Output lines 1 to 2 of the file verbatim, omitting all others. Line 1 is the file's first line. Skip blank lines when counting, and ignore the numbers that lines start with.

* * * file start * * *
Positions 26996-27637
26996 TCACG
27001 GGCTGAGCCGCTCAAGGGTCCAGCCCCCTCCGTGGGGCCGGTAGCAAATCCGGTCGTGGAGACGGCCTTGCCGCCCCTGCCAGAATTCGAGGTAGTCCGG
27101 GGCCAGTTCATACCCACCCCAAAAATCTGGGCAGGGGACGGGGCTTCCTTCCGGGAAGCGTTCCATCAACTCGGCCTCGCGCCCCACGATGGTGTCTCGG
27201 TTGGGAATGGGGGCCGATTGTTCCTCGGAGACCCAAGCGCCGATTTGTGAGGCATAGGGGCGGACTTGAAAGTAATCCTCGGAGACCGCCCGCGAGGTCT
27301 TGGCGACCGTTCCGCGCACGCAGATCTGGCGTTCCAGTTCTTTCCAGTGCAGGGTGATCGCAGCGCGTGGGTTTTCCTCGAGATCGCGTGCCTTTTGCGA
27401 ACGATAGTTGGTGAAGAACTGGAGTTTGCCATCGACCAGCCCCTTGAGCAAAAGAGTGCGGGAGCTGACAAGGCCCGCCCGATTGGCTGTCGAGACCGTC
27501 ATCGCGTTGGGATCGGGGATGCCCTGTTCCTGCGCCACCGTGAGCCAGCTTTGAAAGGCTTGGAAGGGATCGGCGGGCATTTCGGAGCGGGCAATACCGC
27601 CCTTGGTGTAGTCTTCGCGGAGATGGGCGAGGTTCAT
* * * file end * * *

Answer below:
Positions 26996-27637
26996 TCACG